By Ray Pride
“Who is you, man?”
Filmmaker Barry Jenkins arrives with his second feature after the observant relationship indie, “Medicine For Melancholy.” “Moonlight” emphatically answers the question one of his characters asks of his reserved protagonist, “Who is you, man?” with “Moonlight.” Jenkins announces himself as a major director after a too-long eight-year hiatus from filmmaking with a stately, sorrowful masterpiece of love lost and love found, of meaning missing and enlightenment found, set in Miami in the minor key of Wong Kar-wai, but all-American in the best of all possible ways.
“I celebrate myself, and sing myself, / And what I assume you shall assume, / For every atom belonging to me as good belongs to you,” Walt Whitman wrote in the 1892 version of his poem, “Song of Myself.” In his celebration of a single individual, Jenkins adapts an unpublished theater piece, “In Moonlight Black Boys Look Blue,” written by MacArthur grant-winning playwright Tarell Alvin McCraney, who grew up blocks from Jenkins in the Liberty City neighborhood where the film is now set.
Jenkins celebrates an ordinary life in three chapters, following Chiron from curious boy to teased teenager to closed-off young man. (The three marvelously assured actors are Alex Hibbert, Ashton Sanders and Trevante Rhodes.) But what is extraordinary about “Moonlight” is that it is suffused with the ache of Chiron, a young African American, suppressing emotions in all social circumstances, from pressure and fear from the world outside his heart, but also from the fear of embracing love. The male heart, masculinity, is often dashed in with strokes of savagery, blooming with pandemonium and grandiosity. Chiron holds hurt. Despite crimes around Chiron, his heart is less dark than dimmed, the force of fear and hurt encrusting a carapace of wounded pride.
Of course, you can’t forget for a second the color of Chiron’s skin, but Jenkins’ gift is to suggest, to pinpoint inner struggle through the surroundings of his characters, from costume design to scene settings to the setting sun. Consider the thin and thick wallops of blue that he and cinematographer James Laxton apply gloriously to the screen. Blue, blue, electric blue. Lazy blue. Electrified blue. Wash of water. Ice-blue buzz of fluorescence. Azul, azure, lapis lazuli, teal, turquoise, sea, seafoam, sky, cerulean, cobalt: these are elemental hues and shades of the dynamically alive yet bruised palette of “Moonlight.” And skin, faces, limbs: gleaming, glistening skin of hue in humidity.
I saw “Moonlight” for the first time in the early evening, the day after the killing of Terence Crutcher, the day of the murder of Keith Lamont Scott. Directly after that screening, there was a tweet by activist Michael Skolnik, amassing a litany: “Wallet. Skittles. Cell phone. Loud music. Cigarettes. Cigarillos. Toy gun. Failure to signal. CDs. Stalled car. Reading a book.” Jenkins’ characters get on the wrong side of the law, and are not judged for it, but simply placed in the moment of their lives. Yet police-on-citizen violence isn’t the subject of this stately, held breath of a movie. Yet that rude subtext rests beneath the elegantly considered surfaces of “Moonlight,” unseen but omnipresent.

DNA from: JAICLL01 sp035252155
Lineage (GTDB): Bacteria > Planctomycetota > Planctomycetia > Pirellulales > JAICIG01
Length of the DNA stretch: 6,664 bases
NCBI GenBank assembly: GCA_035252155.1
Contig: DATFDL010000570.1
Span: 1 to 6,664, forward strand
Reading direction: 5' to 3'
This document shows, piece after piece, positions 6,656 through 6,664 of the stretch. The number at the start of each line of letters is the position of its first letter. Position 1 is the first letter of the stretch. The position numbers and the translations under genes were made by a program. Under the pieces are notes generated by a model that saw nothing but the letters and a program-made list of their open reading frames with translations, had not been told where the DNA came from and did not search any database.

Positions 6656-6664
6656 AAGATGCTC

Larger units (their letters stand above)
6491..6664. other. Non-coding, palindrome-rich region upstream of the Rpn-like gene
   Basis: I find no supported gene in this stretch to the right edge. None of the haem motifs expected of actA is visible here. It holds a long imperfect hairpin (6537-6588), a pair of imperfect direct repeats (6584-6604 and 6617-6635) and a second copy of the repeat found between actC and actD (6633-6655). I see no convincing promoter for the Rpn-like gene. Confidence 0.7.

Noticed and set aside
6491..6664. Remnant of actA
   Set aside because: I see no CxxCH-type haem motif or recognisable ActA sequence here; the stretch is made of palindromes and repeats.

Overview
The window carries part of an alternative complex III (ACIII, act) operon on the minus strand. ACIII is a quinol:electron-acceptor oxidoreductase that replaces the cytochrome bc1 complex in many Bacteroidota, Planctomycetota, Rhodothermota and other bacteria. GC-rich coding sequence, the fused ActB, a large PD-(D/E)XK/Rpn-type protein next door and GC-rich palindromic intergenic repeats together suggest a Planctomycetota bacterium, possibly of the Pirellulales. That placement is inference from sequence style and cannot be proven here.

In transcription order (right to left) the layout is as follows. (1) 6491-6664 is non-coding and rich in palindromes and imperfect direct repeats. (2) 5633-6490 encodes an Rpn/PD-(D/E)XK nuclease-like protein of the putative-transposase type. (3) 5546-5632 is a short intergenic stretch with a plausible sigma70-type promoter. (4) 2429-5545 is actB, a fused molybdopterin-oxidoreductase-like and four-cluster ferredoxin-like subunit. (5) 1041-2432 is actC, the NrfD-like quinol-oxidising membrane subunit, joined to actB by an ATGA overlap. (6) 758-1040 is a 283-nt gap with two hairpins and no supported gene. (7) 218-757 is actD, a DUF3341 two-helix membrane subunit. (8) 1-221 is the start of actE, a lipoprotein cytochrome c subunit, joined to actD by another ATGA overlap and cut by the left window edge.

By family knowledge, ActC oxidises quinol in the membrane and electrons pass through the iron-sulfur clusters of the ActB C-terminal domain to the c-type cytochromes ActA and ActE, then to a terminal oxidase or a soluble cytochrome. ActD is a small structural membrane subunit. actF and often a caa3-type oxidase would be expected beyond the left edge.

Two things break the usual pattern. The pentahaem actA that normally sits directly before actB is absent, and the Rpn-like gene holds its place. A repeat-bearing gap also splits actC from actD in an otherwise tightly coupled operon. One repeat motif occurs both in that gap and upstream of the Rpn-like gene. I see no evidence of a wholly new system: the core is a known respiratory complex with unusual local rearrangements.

Jenkins’ storytelling comes in eddies and waves, circling, returning. He’s a cinephile, and for his key influence, he repeatedly cites the great masters of sensual cinema, and one of the shrewdest observers of modern masculinity, the French master Claire Denis (“Trouble Every Day,” “I Can’t Sleep”). “She’s my favorite filmmaker. I would say, if there’s any film that’s a one-to-one influence on this film, it would be [her] ‘Beau Travail’ for sure,” Jenkins told Brooklyn Magazine’s Paul Dallas before the film’s September debut at the New York Film Festival. “I think of Claire as a nuts and bolts filmmaker. There are no crazy transitions in her work. They are very clear-eyed, concrete images. And yet, she arrives at this level of metaphor that other filmmakers just aren’t capable of. Her films are very human examples of sensuality. I think Miami has a lot of that feeling, [which] was something the cinematographer and I wanted to communicate. Also, I didn’t want to make a movie about sexuality and gay, black men and not have it be sensual. That would have been antithetical to the point of the film.” Jenkins is articulate, but “Moonlight”? “Moonlight” is sublime, serenely articulate in the ways the body and the heart move when confronted with another figure, moving through space, moving through life. You can see the final shot gliding silkily toward you and yet it encapsulates everything blue, and black, and hopeful about Jenkins’ grand achievement. A small face. The massed blue of dusk fallen over the ocean. Two eyes with which to see.
“Moonlight” opens Friday, October 28 at River East, Landmark Century and Century Evanston.
Ray Pride is Newcity’s film critic and a contributing editor to Filmmaker magazine.
His history of Chicago “Ghost Signs” in words and images will be published in Spring 2022.